Monday, May 30, 2005
Another Demonstration of Weakness and Confusion!
A few hours ago, the Atassy 8 were released. International and internal pressures seem to have paid off. As such, and rather than coming as a demonstration of strength, as it was intended to be, the entire move came as a further demonstration of the Regime’s weakness, confusion and lack of resolve.
Mr. Ali Abdallah, however, the leftist activist that had read the Muslim Brotherhood statement in the Forum is still under arrest and will reportedly be tried under Law 49 outlawing the Brotherhood and prescribing the death penalty against those who collaborate with it. The same fate seems to await the lawyer and human rights activist, Muhammad Raadoun.
Meanwhile, yesterday, the government arrested another well-known lawyer and activist, one Habib Salih. No reason was given for the arrest. Also, the official spokesman for the Atassy Forum, Mr. Habib Issa, jailed two years ago, is still in jail and is not expected to be released anytime soon. So are the MPs Riyad Seif and Mamoun Homsi. The same applies to scores of Kurdish, Islamist and secularist activists that have been arrested over the last few months and years. The promise that the President made less than a year ago to end the file of political detainees still goes unfulfilled, and still witnesses unexplained reversals.
Our joy is never complete in this country. Still, we should not underestimate the significance of the release of the Atassy 8, because it proves that pressures work even in these internal issues. The regime can be made to back down on specific issues. The regime can be successfully opposed.
Now, will the dissident community in Syria understand this implication? Will it coordinate its efforts more in the future so as to launch more successful challenges to the regime? I hope so, for this definitely the way for working out the miracle I describe below.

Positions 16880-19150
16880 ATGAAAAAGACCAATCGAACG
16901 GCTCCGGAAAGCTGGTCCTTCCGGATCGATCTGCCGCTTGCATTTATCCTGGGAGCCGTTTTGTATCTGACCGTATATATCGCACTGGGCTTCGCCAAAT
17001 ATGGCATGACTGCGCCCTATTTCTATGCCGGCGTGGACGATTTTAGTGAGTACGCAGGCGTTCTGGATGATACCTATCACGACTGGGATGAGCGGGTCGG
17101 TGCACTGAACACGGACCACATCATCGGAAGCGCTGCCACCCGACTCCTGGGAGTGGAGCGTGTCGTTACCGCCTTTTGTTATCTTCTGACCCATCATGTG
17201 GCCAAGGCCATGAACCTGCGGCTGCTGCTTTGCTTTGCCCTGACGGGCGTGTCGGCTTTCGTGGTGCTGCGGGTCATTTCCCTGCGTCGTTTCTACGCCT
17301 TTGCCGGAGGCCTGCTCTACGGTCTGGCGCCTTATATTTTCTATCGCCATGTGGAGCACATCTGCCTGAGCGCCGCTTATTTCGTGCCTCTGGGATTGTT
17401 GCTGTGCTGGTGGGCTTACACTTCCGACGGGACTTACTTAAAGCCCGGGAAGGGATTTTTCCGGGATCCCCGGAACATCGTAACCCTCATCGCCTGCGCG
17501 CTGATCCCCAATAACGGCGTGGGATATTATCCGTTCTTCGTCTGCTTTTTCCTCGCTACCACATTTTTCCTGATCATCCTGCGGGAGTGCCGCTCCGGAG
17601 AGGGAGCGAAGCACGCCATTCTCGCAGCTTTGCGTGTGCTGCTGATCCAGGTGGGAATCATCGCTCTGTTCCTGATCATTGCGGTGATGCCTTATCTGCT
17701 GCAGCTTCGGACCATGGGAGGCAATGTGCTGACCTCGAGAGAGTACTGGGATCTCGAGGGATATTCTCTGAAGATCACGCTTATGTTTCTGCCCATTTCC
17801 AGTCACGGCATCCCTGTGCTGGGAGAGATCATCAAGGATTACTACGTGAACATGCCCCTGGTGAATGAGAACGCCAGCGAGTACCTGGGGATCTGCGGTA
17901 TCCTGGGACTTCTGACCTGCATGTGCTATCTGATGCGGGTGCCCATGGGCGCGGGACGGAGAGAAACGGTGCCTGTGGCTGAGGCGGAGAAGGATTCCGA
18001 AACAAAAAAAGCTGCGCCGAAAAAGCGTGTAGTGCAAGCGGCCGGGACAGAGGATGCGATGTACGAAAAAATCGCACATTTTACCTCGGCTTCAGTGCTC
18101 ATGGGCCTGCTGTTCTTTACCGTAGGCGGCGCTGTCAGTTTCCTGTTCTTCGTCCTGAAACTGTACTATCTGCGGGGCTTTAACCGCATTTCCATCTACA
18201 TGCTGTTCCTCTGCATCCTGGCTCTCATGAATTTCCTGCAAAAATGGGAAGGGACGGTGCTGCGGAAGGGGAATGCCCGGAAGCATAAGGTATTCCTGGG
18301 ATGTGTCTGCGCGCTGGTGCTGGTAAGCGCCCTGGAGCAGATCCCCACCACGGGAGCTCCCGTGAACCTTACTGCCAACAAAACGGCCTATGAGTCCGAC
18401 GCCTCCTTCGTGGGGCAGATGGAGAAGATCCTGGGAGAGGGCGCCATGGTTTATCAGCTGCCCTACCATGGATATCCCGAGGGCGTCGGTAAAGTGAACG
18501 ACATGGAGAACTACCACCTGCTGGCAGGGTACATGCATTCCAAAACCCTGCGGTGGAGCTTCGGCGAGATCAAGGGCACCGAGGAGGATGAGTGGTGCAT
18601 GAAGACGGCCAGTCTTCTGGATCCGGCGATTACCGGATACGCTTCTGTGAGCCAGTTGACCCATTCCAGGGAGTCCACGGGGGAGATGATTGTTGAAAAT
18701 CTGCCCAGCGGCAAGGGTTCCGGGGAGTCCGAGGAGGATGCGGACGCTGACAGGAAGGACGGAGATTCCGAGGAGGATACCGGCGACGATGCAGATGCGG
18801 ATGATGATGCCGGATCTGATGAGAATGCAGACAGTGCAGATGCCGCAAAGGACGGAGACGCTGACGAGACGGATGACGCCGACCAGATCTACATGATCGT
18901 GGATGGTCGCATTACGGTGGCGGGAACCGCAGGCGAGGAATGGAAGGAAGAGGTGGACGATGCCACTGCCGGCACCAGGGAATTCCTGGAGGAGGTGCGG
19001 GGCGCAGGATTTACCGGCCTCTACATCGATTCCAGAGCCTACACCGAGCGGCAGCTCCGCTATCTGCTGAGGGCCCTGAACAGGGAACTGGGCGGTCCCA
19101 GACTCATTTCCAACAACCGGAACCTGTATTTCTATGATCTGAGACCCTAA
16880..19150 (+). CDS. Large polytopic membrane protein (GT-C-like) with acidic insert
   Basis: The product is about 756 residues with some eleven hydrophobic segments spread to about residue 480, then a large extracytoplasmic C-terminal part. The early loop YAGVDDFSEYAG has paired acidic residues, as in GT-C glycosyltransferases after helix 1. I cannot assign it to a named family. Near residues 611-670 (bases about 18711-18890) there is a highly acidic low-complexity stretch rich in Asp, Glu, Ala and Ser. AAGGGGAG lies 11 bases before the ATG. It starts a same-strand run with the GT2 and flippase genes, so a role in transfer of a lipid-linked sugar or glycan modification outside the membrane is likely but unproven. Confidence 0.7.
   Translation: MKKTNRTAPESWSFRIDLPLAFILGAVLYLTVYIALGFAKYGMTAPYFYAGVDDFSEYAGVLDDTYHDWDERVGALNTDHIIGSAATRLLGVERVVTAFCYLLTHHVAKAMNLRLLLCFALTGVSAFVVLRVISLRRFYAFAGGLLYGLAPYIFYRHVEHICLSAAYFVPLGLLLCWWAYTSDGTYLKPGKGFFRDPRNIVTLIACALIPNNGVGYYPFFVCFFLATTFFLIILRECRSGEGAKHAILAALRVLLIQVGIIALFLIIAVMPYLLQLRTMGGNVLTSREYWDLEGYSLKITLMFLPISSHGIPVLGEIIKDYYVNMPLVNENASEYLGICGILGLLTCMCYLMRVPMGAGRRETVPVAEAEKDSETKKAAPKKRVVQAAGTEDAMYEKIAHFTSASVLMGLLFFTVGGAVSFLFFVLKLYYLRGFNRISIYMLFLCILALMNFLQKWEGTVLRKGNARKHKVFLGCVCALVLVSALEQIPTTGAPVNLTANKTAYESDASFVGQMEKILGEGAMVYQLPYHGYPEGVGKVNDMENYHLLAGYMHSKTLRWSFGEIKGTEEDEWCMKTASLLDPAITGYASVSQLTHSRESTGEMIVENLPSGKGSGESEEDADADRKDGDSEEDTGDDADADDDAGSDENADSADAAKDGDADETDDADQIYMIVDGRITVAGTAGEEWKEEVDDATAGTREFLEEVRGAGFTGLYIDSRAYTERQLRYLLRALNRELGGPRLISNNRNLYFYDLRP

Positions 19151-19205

“Do I think street boiling and twisting blades is the answer this century? Nope. Nope it's not. If the whole world (and the whole world it has to be) wants real change I'm afraid it's just going to have to turf the whole war/revolution (faux and real), blood and guts and anger thing altogether.”
My dear Émigré, you have to tell the difference between describing a phenomenon and endorsing it. I don’t want old-style revolution anymore than you do. What I want and what I advocate is a change in mentality, and this is something that could only be produced through education and its results can only be seen in decades.
Unfortunately though, I feel that an old-style mayhem is imposing itself upon us on account of deficient leadership skills and vision and endemic corruption on part of both regimes and opposition groups in the country, if not the region.
I think the mechanisms for that have already been set in motion, and I don’t know if we can stop them anymore. It might just be that the best we can do at this stage is to manage the crisis as best as we can, and pick up the pieces. It’s not the most enviable position in the world, of course, but…
Despite my pessimism though, I am not giving up all together on the possibility of working out a miracle. I just don’t believe that this miracle can be worked out by this particular regime with its cadres of corrupt and inefficient leaders. I also know that miracle-working is a very dangerous and complicated industry, and that its chances of going bust are always higher than its chances of success.
Miracle-working is like gambling and I hate it for that. I hate it when things deteriorate to this level. I hate the people who got us to this position. But I won’t let that hate consume me, and I just hope that we, whoever we are, can still work out this miracle. If not, I hope we can still be able to pick up the pieces, as I just said, because, in the final analysis, someone has to do it.